I used to find it mildly annoying—a crossword puzzle that wouldn’t load or an email attachment that never appeared—but since the advent of COVID-19, the impact of inadequate and unreliable internet service has been real, often disrupting, and sometimes overwhelming.
As COVID-19 has forced an increased reliance on Zoom, Skype, and Webex for meetings about County business; meetings with diocesan church leadership; board meetings of local and regional agencies; and countless committee and task force meetings, I realized what every parent in this country (and probably the world) already knew—where you live, and thus whether you have high quality, high speed internet—defines the “haves” and the “have nots.” It’s as much, if not more, of a game-changer than was electricity in the early 1900s.
I had known of, and experienced on a somewhat limited level, what it meant to be a “have not” prior to COVID-19. When I was in the Public Defender’s Office, I knew that, while I could write a brief for the Missouri Supreme Court at home, I certainly couldn’t do the online research from there. In more recent years, I knew that I couldn’t watch a webinar from the National Association of Counties (NACo) or any of the other national organizations with whom NACo partners like the Pritzker Foundation, the Corporation for Supportive Housing, or the Urban Institute. But I wasn’t a “have not” to the extent that so many others—families and individuals—experience day in and day out.
When COVID-19 hit, the inequities in internet access gave our country a collective gobsmack. The work that had been going on to create a real and robust internet system throughout this country was put in the spotlight as schools turned to online learning, families were forced to turn into home-based IT experts, and telecommuting became the norm. The fact that millions of dollars had been thrown at the issue by the federal government made our lack of service become ever more apparent.
One of the problems before COVID-19 was that people just didn’t comprehend that so many of us have miserable to non-existent internet service where we work, live and play. According to the FCC, 80% percent of the 24 million American households that do not have reliable, affordable, high-speed internet are in rural areas. This situation was in part obfuscated—and seriously underestimated--by FCC definitions of internet access in which internet service companies reported an area as having service if one person within a zip code had access. REALLY?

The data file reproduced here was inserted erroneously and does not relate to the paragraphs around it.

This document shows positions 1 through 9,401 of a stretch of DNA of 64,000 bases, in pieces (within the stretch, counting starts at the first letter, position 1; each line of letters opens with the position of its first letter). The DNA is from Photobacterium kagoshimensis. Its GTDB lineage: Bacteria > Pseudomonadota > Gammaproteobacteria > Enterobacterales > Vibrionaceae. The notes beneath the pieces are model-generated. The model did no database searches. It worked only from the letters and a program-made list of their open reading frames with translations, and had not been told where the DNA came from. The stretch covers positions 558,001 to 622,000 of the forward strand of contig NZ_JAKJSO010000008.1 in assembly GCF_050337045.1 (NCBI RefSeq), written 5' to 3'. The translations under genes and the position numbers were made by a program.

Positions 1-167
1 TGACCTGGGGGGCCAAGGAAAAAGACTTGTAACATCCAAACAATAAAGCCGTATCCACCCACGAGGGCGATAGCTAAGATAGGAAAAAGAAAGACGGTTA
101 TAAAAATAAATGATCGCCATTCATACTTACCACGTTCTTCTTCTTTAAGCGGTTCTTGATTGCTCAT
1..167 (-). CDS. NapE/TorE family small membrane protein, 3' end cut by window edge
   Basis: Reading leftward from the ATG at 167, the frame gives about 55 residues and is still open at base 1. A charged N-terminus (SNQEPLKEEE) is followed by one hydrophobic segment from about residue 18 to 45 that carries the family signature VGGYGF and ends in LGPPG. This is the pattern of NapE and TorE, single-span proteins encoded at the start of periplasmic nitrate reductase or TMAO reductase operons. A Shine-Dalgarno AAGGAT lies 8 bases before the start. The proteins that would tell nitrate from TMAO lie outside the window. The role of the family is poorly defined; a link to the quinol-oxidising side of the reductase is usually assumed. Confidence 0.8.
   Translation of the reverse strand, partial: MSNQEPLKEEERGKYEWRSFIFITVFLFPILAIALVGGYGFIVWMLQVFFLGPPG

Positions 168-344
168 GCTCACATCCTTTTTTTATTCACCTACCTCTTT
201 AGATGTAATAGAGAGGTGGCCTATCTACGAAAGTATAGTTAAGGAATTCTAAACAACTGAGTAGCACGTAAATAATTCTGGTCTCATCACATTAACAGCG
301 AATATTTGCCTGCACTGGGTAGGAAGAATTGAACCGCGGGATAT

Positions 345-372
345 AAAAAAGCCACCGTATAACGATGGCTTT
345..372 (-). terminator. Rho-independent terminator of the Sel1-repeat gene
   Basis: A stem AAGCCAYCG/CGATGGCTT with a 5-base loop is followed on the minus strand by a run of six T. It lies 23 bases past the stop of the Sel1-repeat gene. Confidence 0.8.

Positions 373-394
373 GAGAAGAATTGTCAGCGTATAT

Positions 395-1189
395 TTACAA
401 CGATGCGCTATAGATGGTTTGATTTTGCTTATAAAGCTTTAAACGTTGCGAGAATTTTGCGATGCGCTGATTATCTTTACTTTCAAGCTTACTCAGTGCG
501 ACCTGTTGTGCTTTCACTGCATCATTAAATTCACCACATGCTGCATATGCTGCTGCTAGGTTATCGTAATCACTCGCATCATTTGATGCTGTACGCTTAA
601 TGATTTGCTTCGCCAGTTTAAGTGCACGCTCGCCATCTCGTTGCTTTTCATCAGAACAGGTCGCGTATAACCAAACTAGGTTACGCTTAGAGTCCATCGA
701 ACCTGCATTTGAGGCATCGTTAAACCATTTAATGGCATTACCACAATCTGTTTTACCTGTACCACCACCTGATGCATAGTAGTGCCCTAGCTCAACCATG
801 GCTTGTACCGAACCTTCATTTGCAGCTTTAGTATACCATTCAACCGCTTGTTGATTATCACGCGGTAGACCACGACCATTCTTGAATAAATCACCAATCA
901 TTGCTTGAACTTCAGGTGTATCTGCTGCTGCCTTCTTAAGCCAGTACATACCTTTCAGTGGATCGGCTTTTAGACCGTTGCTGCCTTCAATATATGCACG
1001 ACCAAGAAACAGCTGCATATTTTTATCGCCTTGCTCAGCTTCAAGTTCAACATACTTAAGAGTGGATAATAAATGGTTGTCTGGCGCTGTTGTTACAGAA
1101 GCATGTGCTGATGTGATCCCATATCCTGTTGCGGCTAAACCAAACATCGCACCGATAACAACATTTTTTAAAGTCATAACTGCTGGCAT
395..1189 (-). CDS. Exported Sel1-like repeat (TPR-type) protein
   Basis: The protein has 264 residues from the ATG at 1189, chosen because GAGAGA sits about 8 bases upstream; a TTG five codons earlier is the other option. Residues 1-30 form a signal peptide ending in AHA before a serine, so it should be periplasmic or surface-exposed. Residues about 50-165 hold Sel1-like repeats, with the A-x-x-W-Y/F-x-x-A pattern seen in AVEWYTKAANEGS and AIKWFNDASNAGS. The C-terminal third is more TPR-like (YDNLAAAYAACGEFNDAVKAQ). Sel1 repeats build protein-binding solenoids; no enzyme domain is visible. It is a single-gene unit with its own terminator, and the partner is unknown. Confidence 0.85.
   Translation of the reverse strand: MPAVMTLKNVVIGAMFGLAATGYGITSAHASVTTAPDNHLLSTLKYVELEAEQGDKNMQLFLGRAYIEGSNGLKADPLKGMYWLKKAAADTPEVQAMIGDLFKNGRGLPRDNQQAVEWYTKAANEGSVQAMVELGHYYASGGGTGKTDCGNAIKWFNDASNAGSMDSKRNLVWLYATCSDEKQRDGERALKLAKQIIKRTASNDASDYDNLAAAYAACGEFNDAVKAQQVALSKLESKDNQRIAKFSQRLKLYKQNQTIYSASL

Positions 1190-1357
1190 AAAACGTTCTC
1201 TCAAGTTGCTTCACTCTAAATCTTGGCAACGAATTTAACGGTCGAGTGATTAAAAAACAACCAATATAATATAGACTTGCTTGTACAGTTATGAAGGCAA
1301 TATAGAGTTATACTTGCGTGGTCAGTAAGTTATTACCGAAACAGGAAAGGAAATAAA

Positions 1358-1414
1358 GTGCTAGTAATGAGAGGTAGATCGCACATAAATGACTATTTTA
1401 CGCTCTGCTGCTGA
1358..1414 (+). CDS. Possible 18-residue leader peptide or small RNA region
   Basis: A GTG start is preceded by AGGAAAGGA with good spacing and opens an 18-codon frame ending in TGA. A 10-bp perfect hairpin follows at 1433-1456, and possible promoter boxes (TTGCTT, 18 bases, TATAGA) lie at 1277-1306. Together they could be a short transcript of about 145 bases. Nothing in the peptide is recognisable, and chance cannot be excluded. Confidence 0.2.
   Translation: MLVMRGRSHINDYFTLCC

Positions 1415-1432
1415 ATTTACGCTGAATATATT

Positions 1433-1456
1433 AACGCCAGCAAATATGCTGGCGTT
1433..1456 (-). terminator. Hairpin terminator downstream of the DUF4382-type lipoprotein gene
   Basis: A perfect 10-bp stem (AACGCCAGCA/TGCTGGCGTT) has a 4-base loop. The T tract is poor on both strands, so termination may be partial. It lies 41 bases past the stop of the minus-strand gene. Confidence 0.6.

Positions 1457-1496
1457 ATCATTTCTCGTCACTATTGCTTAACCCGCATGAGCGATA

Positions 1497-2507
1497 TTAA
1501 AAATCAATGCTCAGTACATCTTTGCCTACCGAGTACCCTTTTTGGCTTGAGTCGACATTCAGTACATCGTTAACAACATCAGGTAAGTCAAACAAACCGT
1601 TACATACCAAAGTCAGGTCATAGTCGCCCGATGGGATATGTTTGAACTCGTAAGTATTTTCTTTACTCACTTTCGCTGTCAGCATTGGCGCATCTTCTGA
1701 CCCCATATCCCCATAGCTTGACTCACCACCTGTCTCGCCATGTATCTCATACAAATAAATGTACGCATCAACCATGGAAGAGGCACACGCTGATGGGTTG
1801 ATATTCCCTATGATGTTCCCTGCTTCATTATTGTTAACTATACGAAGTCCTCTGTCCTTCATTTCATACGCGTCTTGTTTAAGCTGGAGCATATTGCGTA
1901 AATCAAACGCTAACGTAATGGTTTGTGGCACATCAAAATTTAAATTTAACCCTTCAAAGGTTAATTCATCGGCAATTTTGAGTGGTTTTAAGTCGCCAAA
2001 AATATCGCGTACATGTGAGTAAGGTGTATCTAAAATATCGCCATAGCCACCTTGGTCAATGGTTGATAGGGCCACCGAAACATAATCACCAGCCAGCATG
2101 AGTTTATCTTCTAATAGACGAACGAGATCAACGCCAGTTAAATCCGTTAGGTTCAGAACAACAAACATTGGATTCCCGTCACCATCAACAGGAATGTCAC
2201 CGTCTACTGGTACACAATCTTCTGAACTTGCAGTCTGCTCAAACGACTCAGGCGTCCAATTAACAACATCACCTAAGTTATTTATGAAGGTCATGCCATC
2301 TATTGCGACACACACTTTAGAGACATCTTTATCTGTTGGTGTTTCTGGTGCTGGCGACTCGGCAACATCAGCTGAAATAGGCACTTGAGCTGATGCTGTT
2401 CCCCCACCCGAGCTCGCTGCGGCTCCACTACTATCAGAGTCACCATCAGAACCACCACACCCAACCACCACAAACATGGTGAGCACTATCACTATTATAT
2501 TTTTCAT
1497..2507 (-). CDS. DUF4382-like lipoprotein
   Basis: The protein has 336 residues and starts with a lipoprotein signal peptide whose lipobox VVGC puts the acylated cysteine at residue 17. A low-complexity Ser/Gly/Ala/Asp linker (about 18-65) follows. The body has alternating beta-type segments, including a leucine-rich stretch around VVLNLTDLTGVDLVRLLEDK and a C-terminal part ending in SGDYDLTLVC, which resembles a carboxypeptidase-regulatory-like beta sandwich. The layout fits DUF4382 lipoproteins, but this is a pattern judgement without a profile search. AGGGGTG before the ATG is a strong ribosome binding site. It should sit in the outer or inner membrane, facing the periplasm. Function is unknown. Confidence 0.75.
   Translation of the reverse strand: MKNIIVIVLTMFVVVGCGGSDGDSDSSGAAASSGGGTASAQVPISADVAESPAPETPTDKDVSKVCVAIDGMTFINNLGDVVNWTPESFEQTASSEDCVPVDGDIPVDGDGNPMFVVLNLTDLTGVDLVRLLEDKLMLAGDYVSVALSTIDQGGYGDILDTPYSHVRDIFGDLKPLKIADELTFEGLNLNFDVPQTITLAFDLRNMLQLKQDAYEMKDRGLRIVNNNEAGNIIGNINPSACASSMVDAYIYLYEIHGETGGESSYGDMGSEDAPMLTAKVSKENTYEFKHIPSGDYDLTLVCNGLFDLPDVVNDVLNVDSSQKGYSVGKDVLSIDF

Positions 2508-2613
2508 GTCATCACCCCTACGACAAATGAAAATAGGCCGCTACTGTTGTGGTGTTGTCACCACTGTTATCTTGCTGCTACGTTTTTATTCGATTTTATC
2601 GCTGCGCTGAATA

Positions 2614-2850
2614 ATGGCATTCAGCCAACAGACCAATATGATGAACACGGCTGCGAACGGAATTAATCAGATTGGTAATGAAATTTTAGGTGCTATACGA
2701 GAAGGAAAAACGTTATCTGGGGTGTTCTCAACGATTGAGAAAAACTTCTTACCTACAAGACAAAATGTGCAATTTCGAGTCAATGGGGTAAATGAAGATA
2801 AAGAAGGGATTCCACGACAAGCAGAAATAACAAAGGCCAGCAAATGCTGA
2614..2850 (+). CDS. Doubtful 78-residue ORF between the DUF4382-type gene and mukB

The program that NACo began several years ago—“Test It”—designed for each of us to use our mobile phones in every location we can find, to ascertain the level of service available at that place, became a real tool for highlighting internet deserts. I learned about the program and brought the information home to Boone County, where we immediately put information about it on the County’s website. Boone Countians began to “test” and we, along with people across the country, began to demonstrate through fact gathering, the actual state of internet inadequacy. Yes, Virginia, there is no reliable, let alone high speed, internet at my house—and I am not alone.
Ironically, here in Boone County many of us suffer from being “too rural” for decent internet service, but “not rural enough” to entice service providers to extend broadband service.
To actually get us connected, it’s going to take two things—well, actually three: money—spent wisely and with oversight; one or more local internet service providers willing to make the leap; and a sense of civic responsibility. The federal government continues to allocate funding for internet access in the form of both grants and loans, but it will take a local provider to secure the funds and invest in the technology.
USDA has been investing in rural telecommunications for decades. Their 2019-2020 ReConnect Program offered more than $1 billion for modern broadband e-connectivity in rural communities in loans and grant funds. In addition to ReConnect, the Rural Utilities Service administers three other rural broadband connectivity programs: The Telecommunications Infrastructure Loan Program, the Community Connect Grant Program, and the Rural Broadband Access Loan and Grant Program, not to mention the CARES funding most recently made available for broadband internet expansion.
Depending on the funding source, federal money to extend broadband to rural areas is available to co-ops, non-profits, mutuals, for-profit companies, LLCs, states, local governments, or “any agency, subdivision, instrumentality, or political subdivision thereof”.
Let’s finally make broadband internet service a reality for rural Boone County and help bring potential providers together to lead the way!